WE ALL LIKE TO THINK THAT WE ARE SMART ENOUGH NOT TO FALL FOR ONE OF THOSE SCAMS WE HEAR ABOUT ON THE NEWS.
No one wants to be taken advantage of by an online or phone scammer. Unfortunately, no matter how unflappable you think you are, anyone can be ripped off by a scammer under the right circumstances. This is in part because it’s easier to access personal data and we tend to have our phones on us all the time. Scams have also become more sophisticated over the years and there are a lot of them.[i]
DID YOU KNOW? SCAMS CHEAT OLDER AMERICANS OUT OF $3 BILLION A YEAR AND ONE IN TEN AMERICANS AGE 65 OR OLDER HAS BEEN A VICTIM OF A SCAM.[II]
Older Americans are particularly vulnerable to certain types of scams, in part because whole segments of the scamming operations are dedicated to preying on seniors.[iii]
RETIRED ADULTS ARE AN ATTRACTIVE MARK FOR TWO REASONS:
1. THEY ARE A WEALTHY POPULATION
2. THEIR AGE-RELATED COGNITIVE DECLINE MAKES THEM MORE VULNERABLE.
So, what can you do to protect yourself? In this article, we will go over a few tips to safeguard yourself from scams.
Tip One: Beware of Telephone Calls from Government Offices or Businesses
A majority of senior-scams come from telemarketers. Last year alone, an estimated $1 billion dollars was scammed and 70% of it started with a phone call.[iv] A good rule of thumb is to never answer unknown numbers. If you do answer, do not give any personal information without doing your homework. Scammers and robo-callers now use a trick called “spoofing” where they falsify their phone number and make it look like a local number to increase the likelihood you’ll answer.
- Social Security Scams: Predatory calls will often claim to be from the Social Security Administration. They may even “spoof” a hotline number for SSA. It is important to remember that government offices send written and certified notices to your address. They would not call you unless they were returning a phone call and they would not ask you for personal information over the phone.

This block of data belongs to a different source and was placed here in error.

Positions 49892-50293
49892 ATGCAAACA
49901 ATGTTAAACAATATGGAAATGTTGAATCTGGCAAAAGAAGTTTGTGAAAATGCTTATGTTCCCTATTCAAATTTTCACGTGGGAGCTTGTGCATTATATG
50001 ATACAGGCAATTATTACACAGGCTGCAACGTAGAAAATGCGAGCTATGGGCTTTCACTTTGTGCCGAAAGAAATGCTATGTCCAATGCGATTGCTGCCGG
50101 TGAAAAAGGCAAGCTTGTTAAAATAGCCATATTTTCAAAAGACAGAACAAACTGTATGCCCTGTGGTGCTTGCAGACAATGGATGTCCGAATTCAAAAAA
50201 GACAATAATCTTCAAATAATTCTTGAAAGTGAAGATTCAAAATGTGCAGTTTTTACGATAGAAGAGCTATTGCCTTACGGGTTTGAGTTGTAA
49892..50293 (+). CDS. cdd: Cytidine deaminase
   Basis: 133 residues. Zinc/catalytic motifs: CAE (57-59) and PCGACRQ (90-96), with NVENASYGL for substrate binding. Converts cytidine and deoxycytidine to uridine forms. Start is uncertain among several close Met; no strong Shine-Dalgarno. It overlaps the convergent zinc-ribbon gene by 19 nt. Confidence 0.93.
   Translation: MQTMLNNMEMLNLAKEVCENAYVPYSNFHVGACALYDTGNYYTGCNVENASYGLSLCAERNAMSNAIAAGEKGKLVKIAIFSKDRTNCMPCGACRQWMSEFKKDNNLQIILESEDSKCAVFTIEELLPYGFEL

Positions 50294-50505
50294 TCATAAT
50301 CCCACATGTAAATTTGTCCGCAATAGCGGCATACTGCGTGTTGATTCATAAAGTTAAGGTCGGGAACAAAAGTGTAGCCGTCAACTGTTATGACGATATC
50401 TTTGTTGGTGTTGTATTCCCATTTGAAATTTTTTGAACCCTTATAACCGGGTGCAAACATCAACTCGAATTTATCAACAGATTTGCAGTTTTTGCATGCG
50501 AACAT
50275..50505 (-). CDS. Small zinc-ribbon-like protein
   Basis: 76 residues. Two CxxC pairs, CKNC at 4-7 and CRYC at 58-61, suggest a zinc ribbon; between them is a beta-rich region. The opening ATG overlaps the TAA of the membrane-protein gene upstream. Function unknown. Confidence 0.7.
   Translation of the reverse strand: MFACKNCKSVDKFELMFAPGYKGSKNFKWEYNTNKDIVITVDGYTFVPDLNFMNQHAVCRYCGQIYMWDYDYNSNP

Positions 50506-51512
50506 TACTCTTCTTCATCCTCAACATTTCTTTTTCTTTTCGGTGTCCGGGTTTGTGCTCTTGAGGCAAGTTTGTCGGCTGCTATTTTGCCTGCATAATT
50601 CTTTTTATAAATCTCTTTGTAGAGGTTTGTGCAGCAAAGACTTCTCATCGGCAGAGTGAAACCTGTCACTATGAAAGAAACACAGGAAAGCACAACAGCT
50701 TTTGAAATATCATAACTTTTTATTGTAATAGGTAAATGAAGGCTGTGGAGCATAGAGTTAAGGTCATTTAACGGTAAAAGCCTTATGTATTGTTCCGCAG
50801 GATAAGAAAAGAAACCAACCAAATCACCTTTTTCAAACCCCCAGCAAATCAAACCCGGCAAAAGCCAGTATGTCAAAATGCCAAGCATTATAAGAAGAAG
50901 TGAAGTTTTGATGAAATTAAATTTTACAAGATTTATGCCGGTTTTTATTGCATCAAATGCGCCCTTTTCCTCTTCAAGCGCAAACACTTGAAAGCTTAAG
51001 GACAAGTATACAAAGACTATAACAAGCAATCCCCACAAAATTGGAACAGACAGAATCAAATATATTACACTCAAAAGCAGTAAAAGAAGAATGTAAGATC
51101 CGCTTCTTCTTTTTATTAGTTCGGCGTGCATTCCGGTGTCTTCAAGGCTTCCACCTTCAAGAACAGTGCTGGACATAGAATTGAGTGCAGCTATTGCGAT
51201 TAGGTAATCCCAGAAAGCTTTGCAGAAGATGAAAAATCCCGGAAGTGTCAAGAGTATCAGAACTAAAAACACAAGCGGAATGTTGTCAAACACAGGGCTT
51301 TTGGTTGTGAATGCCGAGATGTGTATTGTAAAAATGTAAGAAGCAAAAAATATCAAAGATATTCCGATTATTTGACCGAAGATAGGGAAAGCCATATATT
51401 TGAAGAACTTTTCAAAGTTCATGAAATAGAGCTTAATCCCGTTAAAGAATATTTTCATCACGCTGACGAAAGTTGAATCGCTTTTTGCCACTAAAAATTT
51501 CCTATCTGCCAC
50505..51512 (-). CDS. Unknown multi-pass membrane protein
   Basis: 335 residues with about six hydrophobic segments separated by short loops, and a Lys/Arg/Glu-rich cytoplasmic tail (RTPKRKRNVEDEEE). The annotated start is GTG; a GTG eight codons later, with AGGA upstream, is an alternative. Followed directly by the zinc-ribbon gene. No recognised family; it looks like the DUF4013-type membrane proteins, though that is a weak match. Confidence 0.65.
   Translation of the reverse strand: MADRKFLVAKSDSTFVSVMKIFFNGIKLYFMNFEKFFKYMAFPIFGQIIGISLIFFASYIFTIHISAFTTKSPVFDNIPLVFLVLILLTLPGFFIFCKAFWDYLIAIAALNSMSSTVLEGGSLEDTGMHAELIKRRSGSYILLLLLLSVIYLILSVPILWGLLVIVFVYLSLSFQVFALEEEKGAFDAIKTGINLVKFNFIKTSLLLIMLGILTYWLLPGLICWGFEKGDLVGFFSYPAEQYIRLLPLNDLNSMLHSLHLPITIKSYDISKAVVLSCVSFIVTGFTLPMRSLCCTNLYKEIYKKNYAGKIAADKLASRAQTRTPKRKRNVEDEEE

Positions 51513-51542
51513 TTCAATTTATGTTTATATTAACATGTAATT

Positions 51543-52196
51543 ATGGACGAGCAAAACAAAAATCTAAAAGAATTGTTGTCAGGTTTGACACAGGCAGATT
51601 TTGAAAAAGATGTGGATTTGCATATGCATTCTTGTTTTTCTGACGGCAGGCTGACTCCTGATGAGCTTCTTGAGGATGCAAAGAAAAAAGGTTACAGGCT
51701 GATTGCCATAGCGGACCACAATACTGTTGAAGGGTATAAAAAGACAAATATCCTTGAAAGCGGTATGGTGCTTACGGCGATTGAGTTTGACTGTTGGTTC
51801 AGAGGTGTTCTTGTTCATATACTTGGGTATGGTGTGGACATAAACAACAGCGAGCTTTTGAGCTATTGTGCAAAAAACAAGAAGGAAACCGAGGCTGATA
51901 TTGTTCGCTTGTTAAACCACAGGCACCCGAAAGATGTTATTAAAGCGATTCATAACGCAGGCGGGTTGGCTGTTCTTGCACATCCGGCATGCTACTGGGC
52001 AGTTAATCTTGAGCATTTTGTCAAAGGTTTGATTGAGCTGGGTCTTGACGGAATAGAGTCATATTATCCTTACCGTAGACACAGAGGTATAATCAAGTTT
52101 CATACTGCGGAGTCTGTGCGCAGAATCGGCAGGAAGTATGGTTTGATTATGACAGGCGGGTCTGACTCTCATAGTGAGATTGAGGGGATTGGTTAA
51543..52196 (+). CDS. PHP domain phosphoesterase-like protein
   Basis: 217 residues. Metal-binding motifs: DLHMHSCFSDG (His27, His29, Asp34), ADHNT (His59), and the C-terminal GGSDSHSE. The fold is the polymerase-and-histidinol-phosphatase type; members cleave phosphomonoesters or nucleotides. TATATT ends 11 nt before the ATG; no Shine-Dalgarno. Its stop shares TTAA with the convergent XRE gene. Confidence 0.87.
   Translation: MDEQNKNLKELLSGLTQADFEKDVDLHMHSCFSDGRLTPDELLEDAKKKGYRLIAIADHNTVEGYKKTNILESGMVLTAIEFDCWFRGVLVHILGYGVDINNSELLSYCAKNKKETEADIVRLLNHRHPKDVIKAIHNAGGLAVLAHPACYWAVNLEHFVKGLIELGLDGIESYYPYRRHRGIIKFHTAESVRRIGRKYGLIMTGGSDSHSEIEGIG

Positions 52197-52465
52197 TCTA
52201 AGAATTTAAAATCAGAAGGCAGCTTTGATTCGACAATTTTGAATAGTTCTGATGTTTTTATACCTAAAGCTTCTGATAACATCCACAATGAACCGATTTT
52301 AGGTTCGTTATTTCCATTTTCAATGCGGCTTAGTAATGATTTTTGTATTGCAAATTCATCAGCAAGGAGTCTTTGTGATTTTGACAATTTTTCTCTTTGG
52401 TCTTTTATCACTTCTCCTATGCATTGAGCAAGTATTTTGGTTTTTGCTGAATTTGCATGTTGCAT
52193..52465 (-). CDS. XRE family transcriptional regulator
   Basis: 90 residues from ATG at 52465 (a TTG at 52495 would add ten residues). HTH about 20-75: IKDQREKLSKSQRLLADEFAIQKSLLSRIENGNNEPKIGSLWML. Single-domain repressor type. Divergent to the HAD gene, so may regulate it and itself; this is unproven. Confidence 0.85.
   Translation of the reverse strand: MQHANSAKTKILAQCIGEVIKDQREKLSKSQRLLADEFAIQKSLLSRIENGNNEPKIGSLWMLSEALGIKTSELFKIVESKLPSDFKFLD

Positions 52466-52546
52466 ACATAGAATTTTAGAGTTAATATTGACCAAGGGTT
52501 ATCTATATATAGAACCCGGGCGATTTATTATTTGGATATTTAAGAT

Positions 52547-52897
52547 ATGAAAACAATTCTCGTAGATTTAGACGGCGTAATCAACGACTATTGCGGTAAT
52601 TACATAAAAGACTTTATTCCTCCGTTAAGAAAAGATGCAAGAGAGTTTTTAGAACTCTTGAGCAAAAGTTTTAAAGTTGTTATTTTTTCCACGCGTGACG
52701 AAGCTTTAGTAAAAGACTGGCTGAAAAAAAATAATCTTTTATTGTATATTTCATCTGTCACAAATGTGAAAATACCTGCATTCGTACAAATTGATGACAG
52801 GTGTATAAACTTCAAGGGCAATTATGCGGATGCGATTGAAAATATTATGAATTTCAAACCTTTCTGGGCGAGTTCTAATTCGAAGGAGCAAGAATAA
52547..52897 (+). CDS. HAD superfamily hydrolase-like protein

- Medicare Scams: Medicare scammers often call asking for your Medicare ID. Anytime you are on the phone and your instinct is saying things aren’t right, it’s okay to hang up. You can call the office back yourself, through the main number, to confirm the call was legitimate.
- Computer Assistance Scams: Be suspicious of any calls coming regarding your internet speed, computer viruses, or companies offering to help you fix an issue that they suspect your computer may have. These callers will typically ask you to provide them with access to your computer. If you have not called for computer support, then the person calling is likely to be untrustworthy.
- The threat of legal action: Any call that threatens legal action over the phone should be regarded as suspicious and likely a scam.
Tip Two: Beware Grandparent Scams
Grandparent scams are a particularly loathsome scam where the scammer pretends to be a grandchild in distress and asking for money. Other times the person is claiming to be a lawyer of the grandchild. The scam is always urgent and requests wire transfers. Sometimes the victims are mailing cash, in various envelopes or even tucked in the pages of magazines.
DID YOU KNOW? ONE IN FOUR PEOPLE OVER THE AGE OF 70 REPORTED LOSING CASH TO A FRIEND OR FAMILY IMPOSTER.[V]